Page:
Posted by soundlug

Disappointed of the review. I understand his point gameplay wise but his complaints story and tone wise are kind of all over the place.

Edited by drac96

Well, from this review it sounds like Patrick won't really like the gameplay of Ace Attorney either.

Posted by Random45

Most unexpected review ever?

Probably.

Posted by Haze

I freaking love this game. Its like Persona and Phoenix Wright had a psychotic baby.

Posted by mattscout007

Despite the score, it's very clear that Patrick really enjoyed the game. Great news! I knew it was in the vein of 999 and VLR, can't wait to play it!

Posted by MjHealy

#TruthBullets

Posted by Solh0und

Guess I'll wait for it to be part of a PSN sale.

Edited by Bobbyr

Totally agree with the flaws that Scoops mentions especially gameplay wise. Not sure a whole paragraph is worth a couple of scenes of fan service though (one of which I never came across). Don't get me wrong, I'm not defending it. It's super dumb and eye rolly (if that's a term haha) but I was pleasantly surprised that was the only pandering thing I saw. Heck, I'd even say there's more fan service in Persona 4

Posted by hollitz

I'd argue that Danganronpa is better than 999 but not VLR. 999 is terribly written or maybe just terribly translated.

I had a lot of the same issues with the stupid fan service and general tone deafness regarding any character that wasn't just a cis-type male, but I've come to expect that kind of stuff from Japanese games. That's not an excuse for it being there, but maybe just a reason that it didn't bother me as much as it might have if it came from a developer in the states.

Really glad Patrick took the time to play it and write up a review, even if our thoughts on the game differ. Keep seekin out wierd shit, Patrick!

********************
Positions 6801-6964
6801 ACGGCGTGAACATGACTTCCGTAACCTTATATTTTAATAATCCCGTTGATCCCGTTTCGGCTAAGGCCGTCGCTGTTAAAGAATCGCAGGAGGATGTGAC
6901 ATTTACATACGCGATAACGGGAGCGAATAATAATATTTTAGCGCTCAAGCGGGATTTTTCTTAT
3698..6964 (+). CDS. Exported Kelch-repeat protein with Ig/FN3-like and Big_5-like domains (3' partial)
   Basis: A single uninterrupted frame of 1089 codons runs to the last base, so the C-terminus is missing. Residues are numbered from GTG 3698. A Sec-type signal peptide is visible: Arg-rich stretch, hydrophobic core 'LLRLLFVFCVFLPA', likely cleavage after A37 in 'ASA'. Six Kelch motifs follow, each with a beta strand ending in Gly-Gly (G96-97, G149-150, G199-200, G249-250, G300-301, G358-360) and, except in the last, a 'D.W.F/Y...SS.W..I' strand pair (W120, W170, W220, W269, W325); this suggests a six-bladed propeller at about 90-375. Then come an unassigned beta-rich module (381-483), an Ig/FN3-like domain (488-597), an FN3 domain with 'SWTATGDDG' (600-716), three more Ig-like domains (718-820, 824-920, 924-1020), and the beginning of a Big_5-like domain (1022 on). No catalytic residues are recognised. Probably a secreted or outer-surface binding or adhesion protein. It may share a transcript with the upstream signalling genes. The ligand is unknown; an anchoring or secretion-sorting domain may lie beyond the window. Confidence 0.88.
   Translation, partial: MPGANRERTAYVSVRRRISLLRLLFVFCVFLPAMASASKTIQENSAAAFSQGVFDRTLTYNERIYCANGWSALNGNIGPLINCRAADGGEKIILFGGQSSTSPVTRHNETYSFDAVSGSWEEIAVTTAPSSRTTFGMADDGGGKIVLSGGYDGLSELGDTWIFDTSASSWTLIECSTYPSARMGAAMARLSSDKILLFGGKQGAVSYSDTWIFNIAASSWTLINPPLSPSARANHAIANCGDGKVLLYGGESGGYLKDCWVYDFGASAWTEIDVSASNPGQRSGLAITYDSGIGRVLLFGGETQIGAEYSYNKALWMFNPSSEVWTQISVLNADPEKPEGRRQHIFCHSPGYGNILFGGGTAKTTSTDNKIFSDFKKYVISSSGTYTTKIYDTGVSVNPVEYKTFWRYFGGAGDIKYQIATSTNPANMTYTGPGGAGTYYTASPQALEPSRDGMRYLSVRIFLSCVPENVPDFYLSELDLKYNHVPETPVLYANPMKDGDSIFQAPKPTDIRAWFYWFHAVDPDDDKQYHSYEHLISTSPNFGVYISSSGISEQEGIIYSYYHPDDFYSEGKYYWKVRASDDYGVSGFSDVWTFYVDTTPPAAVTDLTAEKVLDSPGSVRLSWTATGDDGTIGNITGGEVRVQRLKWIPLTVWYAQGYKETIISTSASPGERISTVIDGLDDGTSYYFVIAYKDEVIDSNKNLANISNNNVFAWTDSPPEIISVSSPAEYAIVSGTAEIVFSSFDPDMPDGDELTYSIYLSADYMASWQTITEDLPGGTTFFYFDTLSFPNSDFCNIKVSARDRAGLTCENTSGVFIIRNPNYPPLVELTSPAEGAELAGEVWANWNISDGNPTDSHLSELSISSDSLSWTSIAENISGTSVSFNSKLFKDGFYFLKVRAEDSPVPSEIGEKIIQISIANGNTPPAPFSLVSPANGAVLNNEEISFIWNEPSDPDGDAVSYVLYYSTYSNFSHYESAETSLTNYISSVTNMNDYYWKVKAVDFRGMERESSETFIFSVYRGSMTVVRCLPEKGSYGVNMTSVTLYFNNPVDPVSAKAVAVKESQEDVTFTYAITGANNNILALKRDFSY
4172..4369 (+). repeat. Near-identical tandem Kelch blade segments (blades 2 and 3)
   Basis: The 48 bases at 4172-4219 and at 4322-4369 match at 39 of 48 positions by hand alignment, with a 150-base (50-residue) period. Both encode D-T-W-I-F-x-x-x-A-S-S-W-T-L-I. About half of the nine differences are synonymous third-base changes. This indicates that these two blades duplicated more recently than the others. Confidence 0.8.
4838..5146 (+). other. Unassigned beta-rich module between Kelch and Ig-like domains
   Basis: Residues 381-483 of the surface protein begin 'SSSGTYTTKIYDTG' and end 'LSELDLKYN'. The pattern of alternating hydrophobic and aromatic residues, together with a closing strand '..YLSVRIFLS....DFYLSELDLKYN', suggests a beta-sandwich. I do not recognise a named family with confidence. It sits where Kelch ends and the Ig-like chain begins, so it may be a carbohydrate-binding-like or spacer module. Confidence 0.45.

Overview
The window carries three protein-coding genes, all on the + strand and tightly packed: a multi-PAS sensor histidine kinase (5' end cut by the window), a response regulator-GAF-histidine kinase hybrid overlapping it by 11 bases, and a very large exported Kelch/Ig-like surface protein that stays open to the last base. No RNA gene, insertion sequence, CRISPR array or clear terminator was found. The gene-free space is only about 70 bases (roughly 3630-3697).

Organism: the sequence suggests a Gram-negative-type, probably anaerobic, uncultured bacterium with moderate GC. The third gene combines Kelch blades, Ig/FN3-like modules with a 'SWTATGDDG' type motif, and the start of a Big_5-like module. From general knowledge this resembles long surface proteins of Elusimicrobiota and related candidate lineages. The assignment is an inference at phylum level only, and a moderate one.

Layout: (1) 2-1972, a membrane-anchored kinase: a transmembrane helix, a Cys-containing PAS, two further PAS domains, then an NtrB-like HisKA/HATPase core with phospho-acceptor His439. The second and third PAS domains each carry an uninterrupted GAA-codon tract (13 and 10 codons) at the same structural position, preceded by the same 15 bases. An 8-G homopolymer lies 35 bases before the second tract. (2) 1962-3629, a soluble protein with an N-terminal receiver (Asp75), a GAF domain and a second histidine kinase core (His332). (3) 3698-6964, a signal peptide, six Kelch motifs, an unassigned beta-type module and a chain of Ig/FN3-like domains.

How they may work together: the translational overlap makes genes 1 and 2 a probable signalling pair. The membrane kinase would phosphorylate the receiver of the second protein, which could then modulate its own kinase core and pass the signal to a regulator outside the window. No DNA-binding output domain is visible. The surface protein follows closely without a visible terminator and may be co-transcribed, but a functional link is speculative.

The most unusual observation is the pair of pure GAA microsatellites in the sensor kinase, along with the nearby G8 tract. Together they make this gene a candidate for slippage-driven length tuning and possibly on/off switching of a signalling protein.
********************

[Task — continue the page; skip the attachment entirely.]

Posted by EskimoSnow

@jaydubya:

I bought this to scratch that VLR/999 itch and it does scratch it but it's just not on that level but it'd have to be a REALLY fantastic game to be close to VLR/999.

Posted by CharAznable

Man, this is way too Japanese for me.

Posted by heatDrive88

You know how you become the official anime games review editor?

YOU WRITE A REVIEW ABOUT AN ANIME VIDEO GAME.

Posted by Seroth

About what I expected. Based on gameplay alone, I would've given the game the same score, but the lasting impression the characters made on me would give it an additional star in my book.

Awesome that Patrick played through all of it. I hope he moves on to Ace Attorney. He expresses familiarity with that series, but I don't think he's actually played through one of them, and since the rest of the Giant Bomb crew ignored Ace Attorney 5, I'd love to see Patrick tackle it. The AA series has, I feel, infinitely superior court room segments compared to Danganronpa, as the puzzles in AA are pretty much 100% logic based, focusing on using truth bullets (or "evidence" as Ace Attorney games call them) to prove your theories, rather than the arbitrary hangman and rhythm games in Danganronpa.

Posted by funkpanda

Man. I hate when they do a review for games they don't have a quick look for.

Posted by EskimoSnow